Cheryl Woodruff

News of mergers, acquisitions and consolidations are practically an everyday occurrence among manufacturers in the testing and diagnostics industry. In the past year, big players like Siemens and Hologic have swallowed up companies like Bayer, Dade Behring, and Cytyc, while smaller firms are merging so they can compete in a diagnostics field dominated by giants. The clinical lab industry, too, is consolidating. Recently, AmeriPath and Specialty Labs merged, and Sonic Healthcare took over Sunrise Medical Laboratories.

Such unions are good news for the big guys who acquire innovative technology usually developed in small enterprises. And it’s great news for the acquired little guys who often go into business in the first place with the purpose of getting purchased by larger companies.

Unfortunately, most small independent clinical labs are not trying to be acquired, and CMS, one of their major sources of revenue, is not a hungry giant looking to take worthy labs under its wing. In fact, the agency is doing just the opposite with its follow-through on the Clinical Lab Services Competitive Bidding Demonstration Contract, and the industry is loudly protesting.

ACLA opposes any effort to impose competitive bidding arrangements, saying, “Competitive bidding would threaten the quality of and access to laboratory services and create a substantial and cumbersome administrative bureaucracy.” The organization contends that small labs will be hurt most; they will have trouble dealing with the complexity of the forms, and even if they fill out the forms correctly, the competitive bidding testing prices may fall below their profit margins, and many will be forced out of business. When the small labs go, their customers, such as small nursing homes, will suffer.

More information on competitive bidding, search our online archives.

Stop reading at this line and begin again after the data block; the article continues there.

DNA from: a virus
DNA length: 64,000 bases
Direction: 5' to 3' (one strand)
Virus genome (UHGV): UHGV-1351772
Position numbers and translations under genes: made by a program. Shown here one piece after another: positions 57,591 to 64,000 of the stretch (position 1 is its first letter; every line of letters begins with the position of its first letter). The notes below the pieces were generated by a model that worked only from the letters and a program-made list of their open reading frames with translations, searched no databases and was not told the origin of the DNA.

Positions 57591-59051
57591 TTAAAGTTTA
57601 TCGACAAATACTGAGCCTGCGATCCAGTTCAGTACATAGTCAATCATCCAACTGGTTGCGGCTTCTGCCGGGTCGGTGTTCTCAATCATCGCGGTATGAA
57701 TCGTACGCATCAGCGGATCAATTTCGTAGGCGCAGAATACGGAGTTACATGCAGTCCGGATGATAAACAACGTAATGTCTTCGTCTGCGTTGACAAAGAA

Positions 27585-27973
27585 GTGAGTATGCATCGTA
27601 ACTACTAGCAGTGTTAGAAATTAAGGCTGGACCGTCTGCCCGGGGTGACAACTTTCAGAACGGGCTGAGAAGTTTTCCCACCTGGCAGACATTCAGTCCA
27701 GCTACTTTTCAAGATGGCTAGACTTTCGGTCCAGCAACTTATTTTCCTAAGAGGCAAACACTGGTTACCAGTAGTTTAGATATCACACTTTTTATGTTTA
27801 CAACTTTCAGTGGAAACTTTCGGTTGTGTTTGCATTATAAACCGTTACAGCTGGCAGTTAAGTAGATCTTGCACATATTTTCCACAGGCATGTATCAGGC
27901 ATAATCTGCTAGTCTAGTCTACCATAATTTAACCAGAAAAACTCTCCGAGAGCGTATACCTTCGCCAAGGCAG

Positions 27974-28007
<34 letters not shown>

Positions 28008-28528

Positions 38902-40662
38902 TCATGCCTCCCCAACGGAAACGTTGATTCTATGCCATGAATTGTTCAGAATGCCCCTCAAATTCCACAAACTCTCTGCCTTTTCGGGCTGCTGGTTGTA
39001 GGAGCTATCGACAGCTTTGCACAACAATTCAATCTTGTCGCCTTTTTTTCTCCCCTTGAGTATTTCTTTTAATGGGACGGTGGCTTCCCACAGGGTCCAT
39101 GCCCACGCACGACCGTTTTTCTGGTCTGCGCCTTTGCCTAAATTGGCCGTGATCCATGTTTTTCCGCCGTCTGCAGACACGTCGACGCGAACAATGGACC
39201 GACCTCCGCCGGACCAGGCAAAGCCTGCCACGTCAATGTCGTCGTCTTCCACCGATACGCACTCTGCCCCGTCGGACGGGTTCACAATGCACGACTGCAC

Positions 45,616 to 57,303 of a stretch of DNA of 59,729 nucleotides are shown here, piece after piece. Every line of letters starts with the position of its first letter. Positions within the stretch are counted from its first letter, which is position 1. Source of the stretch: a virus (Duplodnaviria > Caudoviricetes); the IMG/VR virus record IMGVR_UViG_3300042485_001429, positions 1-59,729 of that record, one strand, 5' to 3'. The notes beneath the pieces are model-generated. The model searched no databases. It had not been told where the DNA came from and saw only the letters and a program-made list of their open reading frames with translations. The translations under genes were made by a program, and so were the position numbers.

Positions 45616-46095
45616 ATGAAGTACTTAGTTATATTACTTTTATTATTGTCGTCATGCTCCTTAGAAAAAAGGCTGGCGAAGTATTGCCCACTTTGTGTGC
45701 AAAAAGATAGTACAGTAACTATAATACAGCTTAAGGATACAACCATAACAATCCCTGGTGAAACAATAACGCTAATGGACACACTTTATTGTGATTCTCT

When CMS conducted a conference call to address questions on the status of the competitive bidding demo, I was at the AACC show in San Diego and unable to tune into the call. But thanks to Robert Michel’s Dark Daily, I found out what the lab industry told CMS. Most who voiced opinions echoed that of ACLA President Alan Mertz, who said competitive bidding for clinical labs is opposed by all member companies, large and small. “The new bidding system is not competitive bidding at all,” he said. “It is government acting as a ‘monopsony’ power that actually drives competitors out of business, resulting in less competition, and lower quality and access for beneficiaries. CMS should report to Congress that their mandate for laboratory competitive bidding is unworkable and should be withdrawn.”

Lab industry witnesses told a House Small Business Committee hearing on July 25 that many small labs would go out of business if the competitive bidding system were put into place.

According to Congressional Quarterly, those who spoke at the meeting said that only big lab chains would remain, depriving nursing home patients who rely on small labs of the special services needed to keep them medically stable, or the bidding system would saddle the small labs with costs they couldn’t afford.

In her opening statement, Nydia M. Velazquez, D-NY, said: “It seems that CMS has ignored congressional intent and moved forward with a project that creates a cumbersome bureaucracy. As proposed, it could make it impossible for small labs to survive.”

She added that “instead of competition deciding market share, CMS will determine market share winners and losers, and the losers are small local businesses.”

After the hearing, Velazquez said she would write to the chairmen of the House Ways and Means and Energy and Commerce committees to warn them about the impact of the competitive bidding demonstration.

True to her word, on August 8, Velasquez introduced a bill to repeal competitive bidding for clinical labs. House Bill HR 3453, Community Clinical Laboratory Fairness in Competition Act of 2007, calls for the bidding demo to be abandoned. The bill states that competitive bidding would reduce the number of lab service providers in the market, lessening the diversity of labs currently competing by forcing smaller labs out of business, and ultimately creating monopolies.

I commend Velasquez for this bill and look forward to Congress slashing the proposed competitive bidding project for labs.

Cheryl Woodruff